Our combined in vivo and in vitro findings further expand the notion that vaccination with an altered form of the antigen is an effective way of generating a robust B-cell and T-cell response to a self-antigen and overcoming tolerance (14).
The location of the heterologous and identical moieties on the chimeric molecule is not a neutral factor. The data showing that RHuT and RRT elicit the best responses against neu, and HuRT and HuHuT the best against Her-2, suggest that the optimal response is elicited when the NH2-terminal portion of the chimeric protein and the corresponding portion on the targeted Erbb-2 orthologue are identical. This identity is an almost absolute requirement, whose importance goes beyond the chimeric benefit. Plasmids coding for a protein differing from the targeted Erbb-2 orthologue at the NH2-terminal elicit a poor cross-reactive antibody response and an almost nil T-cell response. Therefore, the location of the heterologous moieties may determine both the presence of the chimeric benefit and even the ability to elicit a response.
An additional variable is the genetic makeup and the central immune tolerance to the Erbb-2 orthologues of the recipient mouse. Whereas both RHuT and HuRT elicit a protection toward transplantable and autochthonous Her-2+ tumors in CB6F1Her-2 and FVBHer-2 mice, surprisingly RHuT elicits much less antibodies to Her-2 in FVBHer-2 mice, suggesting that the protection rests mainly on cell-mediated immunity. In addition, as expected, in transgenic CB6F1neu, CB6F1Her-2, and FVBHer-2 mice, the response elicited by HuRT and RHuT is lower and less efficacious than that elicited in wt mice. Nevertheless, the rank of the efficacy of the response triggered by the plasmids against neu and Her-2 in CB6F1neu and CB6F1Her-2 mice, respectively, remains the same as in CB6F1wt mice. Vaccination may be supposed to overcome, at least in part, tolerance related to the transgene overexpression (39).
All these responses were elicited and had to sneak through the natural tolerance of mice to mouse Erbb-2 orthologues. The ability of a plasmid to elicit a murine response to both rat and human Erbb-2 also rests on its ability to overcome tolerance to the amino acid sequences that are identical in the mouse and rat and mouse and human Erbb-2 orthologues. Vaccination may primarily induce a response to epitopes that are different from mouse to rat, or mouse to human, and hence are not tolerated. This major interference imposed by the natural tolerance to mouse Erbb-2 is often ignored in experimental vaccination studies in the mouse. However, it has to be carefully taken into account because it may markedly sway the results obtained. Although RHuT and HuRT proved to be more immunogenic in many mouse-tumor combinations, the different genetic makeup and the different state of tolerance of patients to Her-2 preclude ranking their immunogenicity in patients. The differences between the rat moieties coded by both HuRT and RHuT with Her-2 will be sufficient to warrant a major chimeric benefit. Thus, their availability holds the promise of an interesting clinical perspective.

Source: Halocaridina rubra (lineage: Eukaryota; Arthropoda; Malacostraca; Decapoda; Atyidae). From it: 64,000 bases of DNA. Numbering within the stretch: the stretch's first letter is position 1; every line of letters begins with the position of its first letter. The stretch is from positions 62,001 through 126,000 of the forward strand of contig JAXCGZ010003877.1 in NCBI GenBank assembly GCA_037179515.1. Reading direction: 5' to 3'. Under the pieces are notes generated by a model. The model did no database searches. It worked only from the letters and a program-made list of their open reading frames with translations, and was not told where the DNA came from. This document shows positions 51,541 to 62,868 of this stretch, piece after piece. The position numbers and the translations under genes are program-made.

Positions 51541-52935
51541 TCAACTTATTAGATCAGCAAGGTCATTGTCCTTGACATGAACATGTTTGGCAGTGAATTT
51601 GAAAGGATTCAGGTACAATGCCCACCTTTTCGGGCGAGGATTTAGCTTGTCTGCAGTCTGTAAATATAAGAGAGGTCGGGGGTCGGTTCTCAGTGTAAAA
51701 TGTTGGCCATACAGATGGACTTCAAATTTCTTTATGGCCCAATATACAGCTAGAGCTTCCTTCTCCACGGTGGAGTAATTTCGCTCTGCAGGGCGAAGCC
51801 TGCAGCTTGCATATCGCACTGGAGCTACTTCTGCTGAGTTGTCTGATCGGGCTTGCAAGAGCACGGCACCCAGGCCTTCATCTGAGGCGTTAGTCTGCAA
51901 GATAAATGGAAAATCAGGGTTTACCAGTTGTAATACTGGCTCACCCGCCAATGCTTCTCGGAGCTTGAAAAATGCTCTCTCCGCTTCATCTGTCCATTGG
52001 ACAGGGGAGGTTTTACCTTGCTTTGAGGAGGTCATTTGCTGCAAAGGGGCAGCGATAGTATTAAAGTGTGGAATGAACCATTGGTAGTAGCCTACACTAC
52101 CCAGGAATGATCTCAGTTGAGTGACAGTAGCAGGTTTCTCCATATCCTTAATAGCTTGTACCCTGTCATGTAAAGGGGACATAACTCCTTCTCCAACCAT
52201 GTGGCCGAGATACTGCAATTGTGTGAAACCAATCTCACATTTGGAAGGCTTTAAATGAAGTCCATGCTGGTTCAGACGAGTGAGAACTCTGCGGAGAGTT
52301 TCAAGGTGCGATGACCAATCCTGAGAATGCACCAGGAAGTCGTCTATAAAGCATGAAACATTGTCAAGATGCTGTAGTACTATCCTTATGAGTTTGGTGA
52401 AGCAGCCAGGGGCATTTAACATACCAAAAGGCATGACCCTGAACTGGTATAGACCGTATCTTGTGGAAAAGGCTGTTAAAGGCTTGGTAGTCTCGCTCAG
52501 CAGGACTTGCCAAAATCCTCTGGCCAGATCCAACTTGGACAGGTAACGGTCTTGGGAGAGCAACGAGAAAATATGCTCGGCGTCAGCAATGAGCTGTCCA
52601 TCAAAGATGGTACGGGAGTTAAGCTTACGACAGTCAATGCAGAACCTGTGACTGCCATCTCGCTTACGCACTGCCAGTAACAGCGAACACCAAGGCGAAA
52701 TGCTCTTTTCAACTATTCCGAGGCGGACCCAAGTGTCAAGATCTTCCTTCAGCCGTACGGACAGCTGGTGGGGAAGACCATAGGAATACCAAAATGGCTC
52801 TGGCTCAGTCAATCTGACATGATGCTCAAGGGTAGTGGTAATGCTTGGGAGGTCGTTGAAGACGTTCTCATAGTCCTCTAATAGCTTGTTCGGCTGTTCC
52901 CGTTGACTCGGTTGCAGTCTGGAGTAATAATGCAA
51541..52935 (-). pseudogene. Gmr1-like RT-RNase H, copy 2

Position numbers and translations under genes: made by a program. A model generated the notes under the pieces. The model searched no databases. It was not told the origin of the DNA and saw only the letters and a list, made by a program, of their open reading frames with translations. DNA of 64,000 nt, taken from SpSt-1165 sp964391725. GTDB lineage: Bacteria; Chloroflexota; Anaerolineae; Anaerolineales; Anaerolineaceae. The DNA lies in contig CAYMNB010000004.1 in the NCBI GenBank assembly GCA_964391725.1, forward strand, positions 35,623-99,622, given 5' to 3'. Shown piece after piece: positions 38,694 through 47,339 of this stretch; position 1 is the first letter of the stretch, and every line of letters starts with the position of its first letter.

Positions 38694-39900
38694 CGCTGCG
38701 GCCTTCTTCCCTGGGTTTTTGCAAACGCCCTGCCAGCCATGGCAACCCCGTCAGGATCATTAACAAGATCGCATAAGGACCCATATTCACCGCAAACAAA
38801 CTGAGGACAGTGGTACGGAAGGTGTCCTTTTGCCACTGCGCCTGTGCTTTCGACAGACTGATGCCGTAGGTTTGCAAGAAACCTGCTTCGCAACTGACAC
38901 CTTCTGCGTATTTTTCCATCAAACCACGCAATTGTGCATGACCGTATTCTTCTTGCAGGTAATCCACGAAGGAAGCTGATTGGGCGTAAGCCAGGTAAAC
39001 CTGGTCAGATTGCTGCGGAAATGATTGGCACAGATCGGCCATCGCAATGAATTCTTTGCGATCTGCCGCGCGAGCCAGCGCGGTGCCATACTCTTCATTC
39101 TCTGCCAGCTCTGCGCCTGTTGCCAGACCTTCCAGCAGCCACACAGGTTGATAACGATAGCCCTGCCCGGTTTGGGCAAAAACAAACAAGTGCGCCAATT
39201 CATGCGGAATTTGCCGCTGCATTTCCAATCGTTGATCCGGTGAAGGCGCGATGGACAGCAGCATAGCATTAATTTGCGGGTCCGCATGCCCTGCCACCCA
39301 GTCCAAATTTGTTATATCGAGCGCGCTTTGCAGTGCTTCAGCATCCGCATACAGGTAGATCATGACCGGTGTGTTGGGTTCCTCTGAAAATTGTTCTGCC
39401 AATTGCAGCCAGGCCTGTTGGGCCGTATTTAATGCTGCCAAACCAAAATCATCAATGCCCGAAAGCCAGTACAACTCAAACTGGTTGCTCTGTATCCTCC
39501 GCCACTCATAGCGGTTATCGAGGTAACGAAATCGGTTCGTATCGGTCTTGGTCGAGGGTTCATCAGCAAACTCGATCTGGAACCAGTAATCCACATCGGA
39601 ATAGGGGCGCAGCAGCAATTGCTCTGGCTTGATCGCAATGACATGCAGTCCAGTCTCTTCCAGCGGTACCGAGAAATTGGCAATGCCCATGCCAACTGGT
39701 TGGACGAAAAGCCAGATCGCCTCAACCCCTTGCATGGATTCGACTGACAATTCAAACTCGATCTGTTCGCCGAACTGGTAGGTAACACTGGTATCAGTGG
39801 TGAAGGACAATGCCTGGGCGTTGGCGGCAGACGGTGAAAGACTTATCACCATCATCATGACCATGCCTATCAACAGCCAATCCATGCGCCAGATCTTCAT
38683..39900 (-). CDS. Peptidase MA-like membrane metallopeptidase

Disclosure of Potential Conflicts of Interest
No potential conflicts of interest were disclosed.
We thank Dr. Wei-Zen Wei for helpful discussions, cells, and mice and Dr. Federico Gabrielli for molecular modeling.
Grant Support: Associazione Italiana per la Ricerca sul Cancro, Ministero dell'Università e della Ricerca, University of Torino, Compagnia di San Paolo, Fondazione Denegri, Fondazione Internazionale di Ricerca in Medicina Sperimentale, Fondazione CRT Progetto Alfieri, Regione Piemonte, and Nordic Centre of Excellence for the Development of Anti-Tumor Vaccine Concepts. This study was funded under the auspices of EU Consortium for Anticancer Antibody Development (EUCAAD) 200755. The project EUCAAD has received research funding from the EU Community's Seventh Framework Programme.
The costs of publication of this article were defrayed in part by the payment of page charges. This article must therefore be hereby marked advertisement in accordance with 18 U.S.C. Section 1734 solely to indicate this fact.
- ©2010 American Association for Cancer Research.